The Israeli army is investigating its forces’ widespread use of white phosphorus during the Gaza offensive, the daily paper Ha’aretz has reported. The inquiry comes as more visual and medical evidence is being accumulated about the deployment of the highly incendiary munitions. The Israeli army has insisted white phosphorus shells were only used to provide smoke screens for their advancing ground troops. Around 200 of these shells were fired in the northern Gaza Strip in the latter stages of the war. Two Palestinian children were killed and 14 people suffered severe burns on January 17 when Israeli shells landed in a UN-run school in the northern Beit Lahiya area, medical officials said. Amnesty International has accused Israel of war crimes over its use of highly incendiary munitions in heavily-populated areas. “Amnesty International delegates visiting the Gaza Strip found indisputable evidence of widespread use of white phosphorus in densely-populated residential areas in Gaza City and in the north,” the organisation said.

Don’t hold your breath for the results…

Video Clip – Ban Ki-moon outraged at Gaza devastation: The Guardian

UN secretary general visits Gaza Strip and city of Sderot, in southern Israel, as part of Middle East peacekeeping tour

Israel and the white heat of justice: The Guardian CiF

A political solution for Gaza must not preclude the investigation of war crimes, including Israel’s use of white phosphorus

Amnesty International has now joined the United Nations and Human Rights Watch in accusing the Israeli government of breaking international law outlawing the use of white phosphorus shells in the middle of highly populated areas of Gaza. The UN secretary general, Ban Ki-Moon, has condemned Israeli attacks on UN humanitarian centres in Gaza as “outrageous” and has called for an independent, international inquiry.
Meanwhile a senior minister in the Israeli government has been quoted in the Israeli newspaper Haaretz as saying that when the full extent of the destruction brought on Gaza becomes known “I will not be taking my holidays in Amsterdam”. This possibly “humorous” observation referred to the possibility that leaders of the Israeli government may yet be arraigned before the International Criminal Court in The Hague – or a similar tribunal – to answer charges of war crimes.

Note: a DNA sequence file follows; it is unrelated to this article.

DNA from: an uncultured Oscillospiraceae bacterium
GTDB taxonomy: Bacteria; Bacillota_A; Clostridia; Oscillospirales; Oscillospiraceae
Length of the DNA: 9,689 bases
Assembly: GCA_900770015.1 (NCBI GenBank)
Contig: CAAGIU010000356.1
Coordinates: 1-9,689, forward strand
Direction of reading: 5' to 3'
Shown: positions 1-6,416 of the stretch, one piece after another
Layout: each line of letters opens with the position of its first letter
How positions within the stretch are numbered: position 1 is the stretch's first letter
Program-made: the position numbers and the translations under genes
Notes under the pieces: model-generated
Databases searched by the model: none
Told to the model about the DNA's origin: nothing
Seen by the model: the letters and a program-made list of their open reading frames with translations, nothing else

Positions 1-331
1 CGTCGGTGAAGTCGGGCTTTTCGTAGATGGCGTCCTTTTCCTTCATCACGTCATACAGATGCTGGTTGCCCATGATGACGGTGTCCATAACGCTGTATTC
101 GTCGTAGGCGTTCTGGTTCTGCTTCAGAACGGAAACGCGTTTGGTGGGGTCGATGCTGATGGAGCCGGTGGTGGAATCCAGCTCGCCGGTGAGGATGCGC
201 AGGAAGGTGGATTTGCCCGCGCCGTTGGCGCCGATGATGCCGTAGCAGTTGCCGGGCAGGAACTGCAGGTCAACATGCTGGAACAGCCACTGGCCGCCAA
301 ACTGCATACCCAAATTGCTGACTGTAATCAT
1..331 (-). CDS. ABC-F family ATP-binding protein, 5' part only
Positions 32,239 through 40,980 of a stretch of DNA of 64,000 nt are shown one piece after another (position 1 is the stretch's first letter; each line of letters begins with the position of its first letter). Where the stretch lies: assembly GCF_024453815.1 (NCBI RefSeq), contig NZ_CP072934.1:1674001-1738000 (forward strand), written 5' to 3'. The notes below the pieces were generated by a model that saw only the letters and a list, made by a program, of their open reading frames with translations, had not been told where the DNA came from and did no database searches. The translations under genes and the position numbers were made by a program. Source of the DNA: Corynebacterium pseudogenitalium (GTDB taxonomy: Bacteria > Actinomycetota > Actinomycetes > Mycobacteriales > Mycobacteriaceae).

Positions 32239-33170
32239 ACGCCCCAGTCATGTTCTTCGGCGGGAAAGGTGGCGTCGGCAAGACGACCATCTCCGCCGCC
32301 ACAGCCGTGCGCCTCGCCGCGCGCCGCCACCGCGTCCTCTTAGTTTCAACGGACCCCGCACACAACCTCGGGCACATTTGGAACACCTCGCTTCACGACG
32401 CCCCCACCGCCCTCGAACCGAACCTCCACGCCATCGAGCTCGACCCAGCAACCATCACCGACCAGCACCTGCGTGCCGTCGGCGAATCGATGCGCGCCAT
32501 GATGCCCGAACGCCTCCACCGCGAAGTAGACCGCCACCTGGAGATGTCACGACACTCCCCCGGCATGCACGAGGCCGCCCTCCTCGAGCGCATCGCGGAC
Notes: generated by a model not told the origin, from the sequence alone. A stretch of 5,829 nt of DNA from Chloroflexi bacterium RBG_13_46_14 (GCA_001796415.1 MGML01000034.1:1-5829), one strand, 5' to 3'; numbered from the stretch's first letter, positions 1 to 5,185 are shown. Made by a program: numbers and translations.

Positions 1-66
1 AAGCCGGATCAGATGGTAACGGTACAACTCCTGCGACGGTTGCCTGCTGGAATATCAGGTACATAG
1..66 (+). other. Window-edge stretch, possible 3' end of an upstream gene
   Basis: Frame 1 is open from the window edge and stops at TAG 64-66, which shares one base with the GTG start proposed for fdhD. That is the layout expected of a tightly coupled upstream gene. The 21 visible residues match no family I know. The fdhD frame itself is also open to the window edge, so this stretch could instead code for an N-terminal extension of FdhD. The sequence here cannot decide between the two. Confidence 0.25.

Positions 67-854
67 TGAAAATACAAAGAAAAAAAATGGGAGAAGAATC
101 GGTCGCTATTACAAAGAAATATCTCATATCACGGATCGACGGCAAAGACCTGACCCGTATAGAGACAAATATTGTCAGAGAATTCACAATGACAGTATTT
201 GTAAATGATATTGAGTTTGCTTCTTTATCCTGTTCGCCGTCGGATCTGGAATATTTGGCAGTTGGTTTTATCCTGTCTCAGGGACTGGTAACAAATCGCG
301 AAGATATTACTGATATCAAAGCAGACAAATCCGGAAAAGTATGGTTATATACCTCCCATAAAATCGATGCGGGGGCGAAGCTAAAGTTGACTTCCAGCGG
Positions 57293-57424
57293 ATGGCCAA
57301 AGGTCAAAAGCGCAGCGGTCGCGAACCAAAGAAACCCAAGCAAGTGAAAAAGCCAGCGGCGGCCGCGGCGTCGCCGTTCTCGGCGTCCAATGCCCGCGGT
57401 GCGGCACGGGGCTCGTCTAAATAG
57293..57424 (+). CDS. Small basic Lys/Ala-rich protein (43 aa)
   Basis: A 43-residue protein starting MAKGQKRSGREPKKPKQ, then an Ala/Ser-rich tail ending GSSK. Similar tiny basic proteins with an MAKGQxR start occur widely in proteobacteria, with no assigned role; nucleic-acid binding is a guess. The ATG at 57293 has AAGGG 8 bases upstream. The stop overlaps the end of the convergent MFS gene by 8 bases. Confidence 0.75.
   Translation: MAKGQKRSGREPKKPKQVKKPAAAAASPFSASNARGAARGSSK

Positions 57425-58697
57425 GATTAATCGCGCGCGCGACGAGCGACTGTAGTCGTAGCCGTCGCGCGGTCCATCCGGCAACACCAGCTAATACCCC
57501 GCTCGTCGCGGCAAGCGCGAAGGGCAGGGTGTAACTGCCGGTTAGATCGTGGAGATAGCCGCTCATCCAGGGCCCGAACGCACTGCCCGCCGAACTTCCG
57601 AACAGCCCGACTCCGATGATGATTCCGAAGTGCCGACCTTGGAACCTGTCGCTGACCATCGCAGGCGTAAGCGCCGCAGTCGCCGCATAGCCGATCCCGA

Indeed some 300 human rights organisations have already prepared an initial 37-page dossier to be presented to the court. At the same time, in a move which could be equally damaging to the international standing of the Israeli government, a number of United Nations humanitarian agencies have insisted that there must be an independent, internationally approved, legal inquiry into the prima facie evidence of crimes committed. It is clear now that Israeli shelling and missile attacks – including those on UN facilities used as shelters for civilians during the war – have taken many hundreds of innocent civilian lives.

How Israel drowns dissent: The Guardian CiF

Firefighters turned their hoses on a peaceful anti-war protester last week. Their attitude reflects a worrying shift in public opinion

Last week, at the height of Operation Cast Lead, a group of Israeli firemen threw their hats into the political ring, albeit in somewhat undiplomatic and uncivilised fashion. During a peaceful anti-war vigil outside a Tel Aviv air force base, several members of the fire brigade turned on one protester, drenching her relentlessly with water from their hoses, before approaching her and ordering her into the station in order to “give us all head”.

Their actions were, while wholly illegal, none the less emblematic of a massive shift in Israeli public opinion over the last few years, according to Sharon Dolev, the woman on the receiving end of the assault. A veteran activist, Dolev has suffered a great deal during her 20 years of campaigning in the Israeli peace camp (“death threats, being shot with rubber bullets, hate mail, beatings”), but said that this incident was “the first time that the establishment felt safe in [taking action such as this]”.